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“Ah, you’re going to like this, it’s drizzled with truffle oil, isn’t it?” she looked up, expecting a nod from the manager and acknowledging my previously mentioned penchant for truffles. I’d had my first brush with the fragrant exotic in a spaghetti dish at this very establishment. Which was years and years ago of course and Diva was one of first places in the country importing the luxe ingredient. “We’re sticking to smaller portions for this afternoon,” she continued indicating to the pizza, which was perfect because it was only the start of our six-course food trail. And with the first bite, I realized these were no oily beginnings, despite the generous drizzle. This is probably where ‘quality ingredients’ should take a bow. Dalmia emphasizes on the use of only the freshest ingredients and modern food lore has it that there were days when she’d smuggle in Italian cheese and olive oil.

“Now this dough is as old the restaurant.” Turns out pizza dough not unlike wine betters upon aging, developing tasty sourdough flavors and making each pizza better than the one before it. And in my case, lending the crust the perfect thick versus thin, Napoletana balance. As for the toppings, they were the stuff that Portobello dreams are made of. The mixed cheese helped of course, ensuring the ‘pizze’ wasn’t too chewy even after it got cold. I say “pizze” as a reverential prelude to what followed – the story of a young Dalmia and Italy’s buses. She spoke on how this modest form of travel continues to be the best way to see Italy and Tuscany owing its fame, besides flavors to marketing tactics.

Course #2: Sicilian rice balls filled with Tomato, Chilly and Mozzarella, served with Arrabiata fondantparte-uno-4
You will love that this recipe is panko crusted but not believe it when I tell you it is leftover-inspired. Once you bite into it of course, as you can see I did and too soon to take a proper photo. But photographing a leftover of a leftover is some kind of unintended karmic justice, is it not? According to Dalmia, a lot of mamas in Sicily’s households make balls of a previous meal’s risotto (the rice is obviously far too disintegrated to reheat and it’d be far too disgraceful to eat it cold), thus, giving them fried identities of their own. Dalmia goes an extra step of course, filling them with tomato, chilly and mozzarella and seating them on a bed of fondant. Now about the fondant, it is just a textural play on the Arrabiata sauce that we so love. All in all, a stylish, multi faceted spin on the ‘pakora’ with a silken glaze that I’d definitely like to see more of.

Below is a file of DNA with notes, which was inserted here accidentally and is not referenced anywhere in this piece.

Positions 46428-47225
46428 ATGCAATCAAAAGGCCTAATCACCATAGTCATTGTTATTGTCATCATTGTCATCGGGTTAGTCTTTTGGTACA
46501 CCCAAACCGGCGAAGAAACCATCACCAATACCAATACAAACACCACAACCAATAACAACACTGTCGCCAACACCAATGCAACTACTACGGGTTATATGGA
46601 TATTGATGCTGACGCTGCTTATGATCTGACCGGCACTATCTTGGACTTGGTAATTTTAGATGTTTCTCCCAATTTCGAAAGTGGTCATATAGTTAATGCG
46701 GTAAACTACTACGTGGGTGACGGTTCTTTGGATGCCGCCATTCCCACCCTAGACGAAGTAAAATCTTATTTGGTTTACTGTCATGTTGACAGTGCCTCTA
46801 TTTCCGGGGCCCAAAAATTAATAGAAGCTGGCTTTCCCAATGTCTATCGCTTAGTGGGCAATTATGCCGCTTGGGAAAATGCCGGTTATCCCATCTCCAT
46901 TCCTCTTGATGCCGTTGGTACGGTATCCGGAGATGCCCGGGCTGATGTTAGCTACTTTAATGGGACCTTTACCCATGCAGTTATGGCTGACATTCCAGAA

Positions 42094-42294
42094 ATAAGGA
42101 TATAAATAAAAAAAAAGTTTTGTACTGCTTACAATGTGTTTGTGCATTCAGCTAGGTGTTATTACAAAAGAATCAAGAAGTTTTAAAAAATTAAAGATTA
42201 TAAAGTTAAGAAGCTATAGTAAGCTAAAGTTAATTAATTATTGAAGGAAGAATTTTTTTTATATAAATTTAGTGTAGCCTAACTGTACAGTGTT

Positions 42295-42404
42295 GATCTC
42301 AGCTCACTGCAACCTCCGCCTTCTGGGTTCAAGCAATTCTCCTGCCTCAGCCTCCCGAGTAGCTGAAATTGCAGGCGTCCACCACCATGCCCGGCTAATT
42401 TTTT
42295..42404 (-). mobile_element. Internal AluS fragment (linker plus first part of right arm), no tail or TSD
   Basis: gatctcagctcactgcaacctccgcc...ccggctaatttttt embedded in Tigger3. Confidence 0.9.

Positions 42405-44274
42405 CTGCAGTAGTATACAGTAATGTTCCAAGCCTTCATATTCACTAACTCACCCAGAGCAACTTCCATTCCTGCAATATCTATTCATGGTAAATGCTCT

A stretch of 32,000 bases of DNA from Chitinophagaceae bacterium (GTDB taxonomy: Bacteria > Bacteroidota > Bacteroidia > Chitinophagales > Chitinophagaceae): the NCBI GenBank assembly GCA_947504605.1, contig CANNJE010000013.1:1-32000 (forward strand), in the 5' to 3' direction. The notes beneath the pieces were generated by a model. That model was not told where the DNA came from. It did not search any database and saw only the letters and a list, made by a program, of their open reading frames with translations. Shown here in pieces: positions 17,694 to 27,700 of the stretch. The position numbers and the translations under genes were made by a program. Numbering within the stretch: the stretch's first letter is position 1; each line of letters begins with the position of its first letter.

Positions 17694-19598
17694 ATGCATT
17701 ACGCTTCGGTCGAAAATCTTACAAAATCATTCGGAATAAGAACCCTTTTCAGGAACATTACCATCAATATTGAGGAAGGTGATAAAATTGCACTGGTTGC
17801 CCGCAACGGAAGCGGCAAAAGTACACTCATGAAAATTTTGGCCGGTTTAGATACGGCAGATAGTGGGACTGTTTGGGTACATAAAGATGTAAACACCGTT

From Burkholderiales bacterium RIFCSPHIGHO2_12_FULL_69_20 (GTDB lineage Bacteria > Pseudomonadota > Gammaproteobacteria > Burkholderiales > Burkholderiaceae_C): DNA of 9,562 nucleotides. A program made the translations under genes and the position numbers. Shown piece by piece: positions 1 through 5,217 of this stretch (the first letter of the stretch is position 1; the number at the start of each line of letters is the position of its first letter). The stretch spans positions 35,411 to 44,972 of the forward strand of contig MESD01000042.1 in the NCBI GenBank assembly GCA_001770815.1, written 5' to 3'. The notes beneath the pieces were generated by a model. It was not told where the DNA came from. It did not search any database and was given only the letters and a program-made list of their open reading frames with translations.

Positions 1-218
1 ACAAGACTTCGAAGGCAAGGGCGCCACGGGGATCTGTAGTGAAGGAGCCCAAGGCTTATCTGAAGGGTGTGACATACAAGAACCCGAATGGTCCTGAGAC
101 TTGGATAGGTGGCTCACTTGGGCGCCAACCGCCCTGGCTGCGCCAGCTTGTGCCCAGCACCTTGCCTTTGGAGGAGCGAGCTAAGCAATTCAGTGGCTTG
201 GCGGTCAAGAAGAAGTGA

Course #3: Handmade Gnocchi filled with smoked Scamorza, tossed with fresh Cherry Tomato sauce and topped with homemade Pistachio Pestoparte-uno-5
I love gnocchi. I love Scamorza. I love cherry tomato. I love pesto. There was no reason this wasn’t only obviously a delightfully plated hit in my eyes already. “I love color,” explained Dalmia. That too. She continued to explain how beetroot makes countless appearances in her cooking. As does pumpkin. We chatted about how lovely even a ratatouille could turn out with the latter although, she did say, the recipes for the gallic favorite (and eponymous hero of the animated Hollywood hit) varied between regions. She was interrupted then, for nth time if I might add, by a call. Her flourishing catering business is a lesser-known secret that not only dilliwallahs but even overseas clients like to make the most of.

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In case you didn’t realize, there’s clearly a lot more of the capital’s favorite chef to discover. Look out for Parte Seconde that comes out tomorrow!